Sergio Santos saved 30 games for the White Sox in 2011 and then that offseason the Blue Jays acquired him to take over as their closer, but he’s been injured and ineffective since then and today Toronto designated him for assignment.
Santos figures to pass through waivers unclaimed by the other 29 teams because a) he’s got a 7.78 ERA in 28 appearances this season, and b) he’s owed about $1.5 million for the rest of this year with $750,000 in buyouts due on future team options. There’s a good chance he’ll wind up staying with the Blue Jays at Triple-A.
Santos is still just 30 years old and as recently as last year he threw 26 innings with a 1.75 ERA and 28/4 K/BB ratio, but the injuries have repeatedly derailed what had the potential be a very strong pitching career for the converted shortstop.
Why is this man smiling? Man, I wouldn’t be smiling if I read what I just read.
This is the week when ESPN’s Keith Law releases his prospect and farm system rankings. He kicks off his content this week with a top-to-bottom ranking of all 30 farm systems. As a rule he limits his analysis to players who are currently in the minors and who have not yet exhausted their rookie of the year eligibility.
For the second straight year, Law ranks the Braves as the best system in baseball. Number two — making a big leap from last year’s number 13 ranking – is the New York Yankees. Dead last: the Arizona Diamondbacks, which Law says “Dave Stewart ritually disemboweled” over the past two years. That’s gotta hurt.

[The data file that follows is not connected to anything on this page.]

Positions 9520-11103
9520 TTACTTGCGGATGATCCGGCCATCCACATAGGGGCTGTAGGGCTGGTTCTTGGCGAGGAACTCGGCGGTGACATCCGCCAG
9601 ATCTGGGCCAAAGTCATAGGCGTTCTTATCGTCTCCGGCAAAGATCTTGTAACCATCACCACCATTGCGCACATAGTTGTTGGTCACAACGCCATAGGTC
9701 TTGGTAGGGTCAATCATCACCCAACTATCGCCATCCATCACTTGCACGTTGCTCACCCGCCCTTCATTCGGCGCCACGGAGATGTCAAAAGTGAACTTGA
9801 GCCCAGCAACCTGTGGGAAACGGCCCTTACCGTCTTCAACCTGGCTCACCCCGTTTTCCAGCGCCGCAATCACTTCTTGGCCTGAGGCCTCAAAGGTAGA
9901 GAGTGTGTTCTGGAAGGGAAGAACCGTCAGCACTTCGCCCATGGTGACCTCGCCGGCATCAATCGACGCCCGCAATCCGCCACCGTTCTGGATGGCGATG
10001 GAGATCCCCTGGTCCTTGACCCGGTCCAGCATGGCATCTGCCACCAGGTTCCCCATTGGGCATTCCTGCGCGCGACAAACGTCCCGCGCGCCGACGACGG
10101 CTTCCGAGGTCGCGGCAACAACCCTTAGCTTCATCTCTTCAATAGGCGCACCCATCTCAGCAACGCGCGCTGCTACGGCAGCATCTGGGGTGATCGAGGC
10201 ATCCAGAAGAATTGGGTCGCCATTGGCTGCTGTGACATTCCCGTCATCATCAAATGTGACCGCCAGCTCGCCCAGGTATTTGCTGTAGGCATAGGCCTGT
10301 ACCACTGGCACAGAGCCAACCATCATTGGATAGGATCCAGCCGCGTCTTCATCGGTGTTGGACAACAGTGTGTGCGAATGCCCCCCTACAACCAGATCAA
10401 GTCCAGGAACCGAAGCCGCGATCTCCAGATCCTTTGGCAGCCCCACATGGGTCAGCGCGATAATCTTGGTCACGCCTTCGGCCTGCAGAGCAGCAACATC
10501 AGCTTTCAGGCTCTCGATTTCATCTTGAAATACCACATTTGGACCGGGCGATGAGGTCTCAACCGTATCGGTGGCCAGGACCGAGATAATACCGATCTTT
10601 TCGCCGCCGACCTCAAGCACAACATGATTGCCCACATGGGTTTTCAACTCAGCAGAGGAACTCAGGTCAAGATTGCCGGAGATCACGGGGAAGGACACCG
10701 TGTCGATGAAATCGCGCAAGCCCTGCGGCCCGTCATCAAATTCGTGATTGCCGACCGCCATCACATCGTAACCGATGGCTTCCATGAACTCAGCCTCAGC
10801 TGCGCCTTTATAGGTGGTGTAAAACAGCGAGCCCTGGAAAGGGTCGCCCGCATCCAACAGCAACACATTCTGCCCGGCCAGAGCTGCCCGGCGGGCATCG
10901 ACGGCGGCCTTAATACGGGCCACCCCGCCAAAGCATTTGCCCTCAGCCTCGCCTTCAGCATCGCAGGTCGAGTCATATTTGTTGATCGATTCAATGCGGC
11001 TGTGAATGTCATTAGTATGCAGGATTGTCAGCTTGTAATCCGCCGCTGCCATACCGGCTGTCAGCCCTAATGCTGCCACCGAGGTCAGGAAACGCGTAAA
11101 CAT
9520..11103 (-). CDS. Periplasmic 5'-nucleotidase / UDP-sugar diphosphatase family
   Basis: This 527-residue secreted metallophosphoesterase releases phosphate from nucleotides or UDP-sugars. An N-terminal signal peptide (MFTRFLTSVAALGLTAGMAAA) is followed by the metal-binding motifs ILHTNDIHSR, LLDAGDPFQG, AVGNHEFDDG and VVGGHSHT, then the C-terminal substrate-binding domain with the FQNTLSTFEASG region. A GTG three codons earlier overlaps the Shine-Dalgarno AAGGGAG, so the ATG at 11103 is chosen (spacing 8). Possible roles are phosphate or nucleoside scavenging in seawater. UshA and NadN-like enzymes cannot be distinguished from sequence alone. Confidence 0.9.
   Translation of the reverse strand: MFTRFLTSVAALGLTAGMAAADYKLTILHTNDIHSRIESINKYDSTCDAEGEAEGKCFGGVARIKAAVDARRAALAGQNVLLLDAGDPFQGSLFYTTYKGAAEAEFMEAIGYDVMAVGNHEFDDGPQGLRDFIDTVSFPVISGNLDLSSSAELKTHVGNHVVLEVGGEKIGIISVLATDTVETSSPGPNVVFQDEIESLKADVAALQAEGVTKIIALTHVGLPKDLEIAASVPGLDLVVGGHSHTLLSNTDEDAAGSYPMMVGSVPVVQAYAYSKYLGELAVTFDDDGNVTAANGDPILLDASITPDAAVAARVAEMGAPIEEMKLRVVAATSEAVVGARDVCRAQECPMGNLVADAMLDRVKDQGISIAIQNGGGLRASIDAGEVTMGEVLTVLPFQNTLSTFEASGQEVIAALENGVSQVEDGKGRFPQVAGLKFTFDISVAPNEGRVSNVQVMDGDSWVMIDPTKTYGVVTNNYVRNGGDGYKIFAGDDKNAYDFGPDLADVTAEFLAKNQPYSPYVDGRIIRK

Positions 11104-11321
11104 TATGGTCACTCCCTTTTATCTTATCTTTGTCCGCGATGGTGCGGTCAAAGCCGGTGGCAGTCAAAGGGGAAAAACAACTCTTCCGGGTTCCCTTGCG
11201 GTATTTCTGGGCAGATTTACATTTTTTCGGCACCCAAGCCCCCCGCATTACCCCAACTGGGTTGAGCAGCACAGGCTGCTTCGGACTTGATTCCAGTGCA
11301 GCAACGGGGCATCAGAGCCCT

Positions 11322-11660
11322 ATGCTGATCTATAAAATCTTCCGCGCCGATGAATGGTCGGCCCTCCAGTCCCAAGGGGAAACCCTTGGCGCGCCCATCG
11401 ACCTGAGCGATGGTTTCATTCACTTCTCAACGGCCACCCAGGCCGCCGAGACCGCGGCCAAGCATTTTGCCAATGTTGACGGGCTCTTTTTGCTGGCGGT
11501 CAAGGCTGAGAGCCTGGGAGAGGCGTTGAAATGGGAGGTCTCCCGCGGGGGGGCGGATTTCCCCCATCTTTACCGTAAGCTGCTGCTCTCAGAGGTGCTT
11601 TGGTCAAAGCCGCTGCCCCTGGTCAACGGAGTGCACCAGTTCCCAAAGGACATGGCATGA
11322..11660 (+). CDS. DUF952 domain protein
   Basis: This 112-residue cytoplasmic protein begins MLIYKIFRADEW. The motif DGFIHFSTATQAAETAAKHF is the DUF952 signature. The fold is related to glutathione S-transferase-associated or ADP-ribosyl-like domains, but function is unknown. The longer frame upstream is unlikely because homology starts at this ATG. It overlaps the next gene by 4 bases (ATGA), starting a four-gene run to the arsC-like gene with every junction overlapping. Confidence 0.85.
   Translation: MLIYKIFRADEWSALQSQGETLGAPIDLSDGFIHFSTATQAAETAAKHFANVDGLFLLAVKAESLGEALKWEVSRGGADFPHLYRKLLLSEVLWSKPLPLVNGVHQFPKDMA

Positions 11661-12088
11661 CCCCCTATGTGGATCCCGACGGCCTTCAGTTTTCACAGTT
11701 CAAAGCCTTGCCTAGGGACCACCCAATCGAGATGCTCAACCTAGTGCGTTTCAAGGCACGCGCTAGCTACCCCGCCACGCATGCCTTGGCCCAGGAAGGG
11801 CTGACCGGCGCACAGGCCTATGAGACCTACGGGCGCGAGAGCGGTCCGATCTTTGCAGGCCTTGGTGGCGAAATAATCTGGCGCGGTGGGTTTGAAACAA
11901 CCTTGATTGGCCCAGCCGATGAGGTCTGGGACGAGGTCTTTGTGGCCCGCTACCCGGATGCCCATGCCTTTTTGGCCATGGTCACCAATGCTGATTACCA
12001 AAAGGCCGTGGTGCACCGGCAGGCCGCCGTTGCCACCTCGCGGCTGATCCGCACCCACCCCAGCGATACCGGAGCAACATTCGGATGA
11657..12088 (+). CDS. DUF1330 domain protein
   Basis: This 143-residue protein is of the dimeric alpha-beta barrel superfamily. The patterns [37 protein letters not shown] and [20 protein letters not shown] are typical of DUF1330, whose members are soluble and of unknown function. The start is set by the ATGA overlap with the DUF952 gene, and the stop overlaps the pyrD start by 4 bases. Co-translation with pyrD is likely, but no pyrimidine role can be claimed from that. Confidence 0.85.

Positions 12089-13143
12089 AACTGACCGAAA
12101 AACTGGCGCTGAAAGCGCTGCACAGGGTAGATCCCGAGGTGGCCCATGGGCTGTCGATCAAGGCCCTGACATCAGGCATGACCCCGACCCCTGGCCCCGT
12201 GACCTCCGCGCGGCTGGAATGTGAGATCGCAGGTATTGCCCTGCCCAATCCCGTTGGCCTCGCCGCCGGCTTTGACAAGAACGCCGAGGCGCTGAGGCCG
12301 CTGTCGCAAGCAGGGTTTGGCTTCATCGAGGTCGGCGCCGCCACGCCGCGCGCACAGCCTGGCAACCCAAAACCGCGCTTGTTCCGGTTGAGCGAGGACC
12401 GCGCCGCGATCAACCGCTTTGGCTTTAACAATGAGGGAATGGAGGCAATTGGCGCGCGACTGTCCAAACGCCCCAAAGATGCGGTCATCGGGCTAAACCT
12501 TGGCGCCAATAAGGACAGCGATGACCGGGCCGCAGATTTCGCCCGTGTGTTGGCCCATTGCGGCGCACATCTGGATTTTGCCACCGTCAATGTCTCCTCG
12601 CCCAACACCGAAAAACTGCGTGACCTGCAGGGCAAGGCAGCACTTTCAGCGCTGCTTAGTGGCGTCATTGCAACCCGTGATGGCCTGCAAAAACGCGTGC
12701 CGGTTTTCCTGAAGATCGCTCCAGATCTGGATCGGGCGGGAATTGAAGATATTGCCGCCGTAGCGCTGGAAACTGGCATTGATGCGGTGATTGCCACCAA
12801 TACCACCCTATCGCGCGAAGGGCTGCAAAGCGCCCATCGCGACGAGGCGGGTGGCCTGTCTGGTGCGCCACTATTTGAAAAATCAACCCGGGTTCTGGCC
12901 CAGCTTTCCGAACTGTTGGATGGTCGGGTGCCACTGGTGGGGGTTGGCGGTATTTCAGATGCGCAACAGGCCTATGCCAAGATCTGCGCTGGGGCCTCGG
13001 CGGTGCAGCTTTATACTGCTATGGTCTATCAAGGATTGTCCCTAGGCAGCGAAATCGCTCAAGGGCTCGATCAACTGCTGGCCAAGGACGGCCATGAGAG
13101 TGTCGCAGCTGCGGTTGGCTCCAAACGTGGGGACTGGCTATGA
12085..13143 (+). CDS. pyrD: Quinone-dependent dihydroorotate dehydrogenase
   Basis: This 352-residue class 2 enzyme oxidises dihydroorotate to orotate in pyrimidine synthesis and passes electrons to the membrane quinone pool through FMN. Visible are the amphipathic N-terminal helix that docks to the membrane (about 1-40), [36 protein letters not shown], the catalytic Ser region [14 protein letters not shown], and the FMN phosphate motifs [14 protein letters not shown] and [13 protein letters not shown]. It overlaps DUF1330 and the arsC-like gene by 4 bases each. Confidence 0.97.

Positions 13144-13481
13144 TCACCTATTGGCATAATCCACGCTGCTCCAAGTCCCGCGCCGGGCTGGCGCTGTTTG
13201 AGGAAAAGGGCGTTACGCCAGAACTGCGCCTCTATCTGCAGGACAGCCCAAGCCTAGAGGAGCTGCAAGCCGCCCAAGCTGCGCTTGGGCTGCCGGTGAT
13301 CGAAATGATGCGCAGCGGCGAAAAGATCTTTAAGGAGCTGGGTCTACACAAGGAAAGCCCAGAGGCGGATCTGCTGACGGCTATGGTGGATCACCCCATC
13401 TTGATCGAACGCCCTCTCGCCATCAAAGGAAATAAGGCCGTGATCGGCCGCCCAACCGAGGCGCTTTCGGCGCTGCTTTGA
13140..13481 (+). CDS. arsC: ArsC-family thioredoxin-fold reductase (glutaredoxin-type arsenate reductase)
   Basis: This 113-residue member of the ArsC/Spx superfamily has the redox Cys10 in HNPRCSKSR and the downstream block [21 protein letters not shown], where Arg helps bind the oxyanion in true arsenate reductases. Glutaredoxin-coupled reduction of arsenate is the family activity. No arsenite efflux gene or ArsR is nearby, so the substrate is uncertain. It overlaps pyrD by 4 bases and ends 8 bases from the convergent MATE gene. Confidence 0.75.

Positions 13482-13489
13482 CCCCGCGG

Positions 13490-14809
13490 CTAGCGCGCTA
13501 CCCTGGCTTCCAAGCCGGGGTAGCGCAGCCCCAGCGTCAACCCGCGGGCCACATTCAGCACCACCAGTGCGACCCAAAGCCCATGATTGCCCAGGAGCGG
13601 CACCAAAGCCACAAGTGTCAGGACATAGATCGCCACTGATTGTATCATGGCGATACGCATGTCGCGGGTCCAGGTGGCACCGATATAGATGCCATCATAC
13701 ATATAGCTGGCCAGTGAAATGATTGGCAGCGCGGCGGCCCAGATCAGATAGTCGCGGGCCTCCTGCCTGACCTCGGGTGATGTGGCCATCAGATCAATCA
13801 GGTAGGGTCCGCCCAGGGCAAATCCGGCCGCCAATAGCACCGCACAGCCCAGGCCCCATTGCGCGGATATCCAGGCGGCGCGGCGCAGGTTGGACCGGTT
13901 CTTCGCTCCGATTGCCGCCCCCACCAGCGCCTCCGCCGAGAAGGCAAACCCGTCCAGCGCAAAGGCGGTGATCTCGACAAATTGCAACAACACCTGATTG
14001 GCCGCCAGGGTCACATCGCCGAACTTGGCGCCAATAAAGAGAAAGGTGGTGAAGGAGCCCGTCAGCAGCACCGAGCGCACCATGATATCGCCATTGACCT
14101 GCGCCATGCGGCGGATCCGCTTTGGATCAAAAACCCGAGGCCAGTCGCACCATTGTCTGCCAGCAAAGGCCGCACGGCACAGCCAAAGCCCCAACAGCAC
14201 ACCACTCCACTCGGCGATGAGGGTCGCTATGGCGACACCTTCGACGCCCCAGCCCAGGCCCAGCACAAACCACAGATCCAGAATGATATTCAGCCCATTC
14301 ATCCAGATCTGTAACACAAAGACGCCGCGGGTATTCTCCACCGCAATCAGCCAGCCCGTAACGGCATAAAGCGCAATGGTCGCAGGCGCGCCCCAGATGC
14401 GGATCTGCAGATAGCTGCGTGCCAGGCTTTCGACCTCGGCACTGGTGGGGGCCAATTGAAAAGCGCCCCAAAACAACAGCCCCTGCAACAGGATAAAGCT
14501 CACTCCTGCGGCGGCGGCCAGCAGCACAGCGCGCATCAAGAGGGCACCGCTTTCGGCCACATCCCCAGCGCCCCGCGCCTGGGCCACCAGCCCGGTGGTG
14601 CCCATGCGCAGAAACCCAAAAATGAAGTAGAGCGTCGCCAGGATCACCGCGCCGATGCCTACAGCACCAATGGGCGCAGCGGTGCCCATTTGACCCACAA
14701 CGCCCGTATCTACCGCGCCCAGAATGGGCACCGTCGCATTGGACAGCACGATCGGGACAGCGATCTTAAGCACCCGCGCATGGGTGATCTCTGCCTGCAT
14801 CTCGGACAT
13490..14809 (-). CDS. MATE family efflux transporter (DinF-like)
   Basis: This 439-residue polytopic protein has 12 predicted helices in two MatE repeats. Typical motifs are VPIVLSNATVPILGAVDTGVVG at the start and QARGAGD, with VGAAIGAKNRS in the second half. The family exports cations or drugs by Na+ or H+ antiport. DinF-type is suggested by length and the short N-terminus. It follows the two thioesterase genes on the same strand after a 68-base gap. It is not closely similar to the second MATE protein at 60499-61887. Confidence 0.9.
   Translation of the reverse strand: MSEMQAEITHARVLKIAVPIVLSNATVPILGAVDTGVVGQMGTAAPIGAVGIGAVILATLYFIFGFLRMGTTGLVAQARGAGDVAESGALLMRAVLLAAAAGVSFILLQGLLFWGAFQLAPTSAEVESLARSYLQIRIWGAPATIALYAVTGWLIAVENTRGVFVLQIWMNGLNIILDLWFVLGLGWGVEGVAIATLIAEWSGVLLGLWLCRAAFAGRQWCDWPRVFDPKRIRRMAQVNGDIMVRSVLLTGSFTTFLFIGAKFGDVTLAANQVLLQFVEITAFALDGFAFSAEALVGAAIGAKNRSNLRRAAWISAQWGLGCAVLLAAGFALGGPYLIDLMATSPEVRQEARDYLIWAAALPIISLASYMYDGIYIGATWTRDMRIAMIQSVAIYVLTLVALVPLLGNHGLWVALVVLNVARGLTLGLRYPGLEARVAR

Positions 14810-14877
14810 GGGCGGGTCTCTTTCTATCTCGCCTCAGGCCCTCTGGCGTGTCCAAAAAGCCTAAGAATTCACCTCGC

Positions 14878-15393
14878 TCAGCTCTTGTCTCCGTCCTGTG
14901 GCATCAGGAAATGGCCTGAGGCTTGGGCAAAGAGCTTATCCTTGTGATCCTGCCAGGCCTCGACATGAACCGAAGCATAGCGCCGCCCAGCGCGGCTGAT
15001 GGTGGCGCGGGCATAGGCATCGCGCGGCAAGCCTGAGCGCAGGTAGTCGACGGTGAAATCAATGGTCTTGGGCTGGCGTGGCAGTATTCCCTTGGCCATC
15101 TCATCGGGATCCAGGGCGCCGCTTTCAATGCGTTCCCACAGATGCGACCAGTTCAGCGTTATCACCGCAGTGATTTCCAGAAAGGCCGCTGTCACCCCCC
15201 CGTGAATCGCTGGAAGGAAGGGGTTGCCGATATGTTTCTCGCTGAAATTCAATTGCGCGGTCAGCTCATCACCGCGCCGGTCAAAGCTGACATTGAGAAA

If you want to know the reasons and the rankings of everyone in between you’ll have to get an ESPN Insider subscription. Sorry, I know everyone hates to pay for content on the Internet, but Keith and others who do this kind of work put a lot of damn work into it and this is what pays their bills. I typically don’t like to pay for content myself, but I do pay for an ESPN Insider subscription. It’s worth it for Law’s work alone.
The Toronto Blue Jays, like a lot of teams, will wear an alternate jersey next year. It’ll be for Sunday home games. They call it their “Canadiana,” uniforms. Which, hey, let’s hear it for national pride.
(question to Canada: my grandmother and my three of my four maternal great-grandparents were Canadian. Does that give me any rights to emigrate? You know, just in case? No reason for asking that today. Just curious!).
Anyway, these are the uniforms:
More like RED Jays, am I right?
OK, I am not going to leave this country. I’m going to stay here and fight for what’s right: a Major League Baseball-wide ban on all red alternate jerseys for anyone except the Cincinnati Reds, who make theirs work somehow. All of the rest of them look terrible.
Oh, Canada indeed.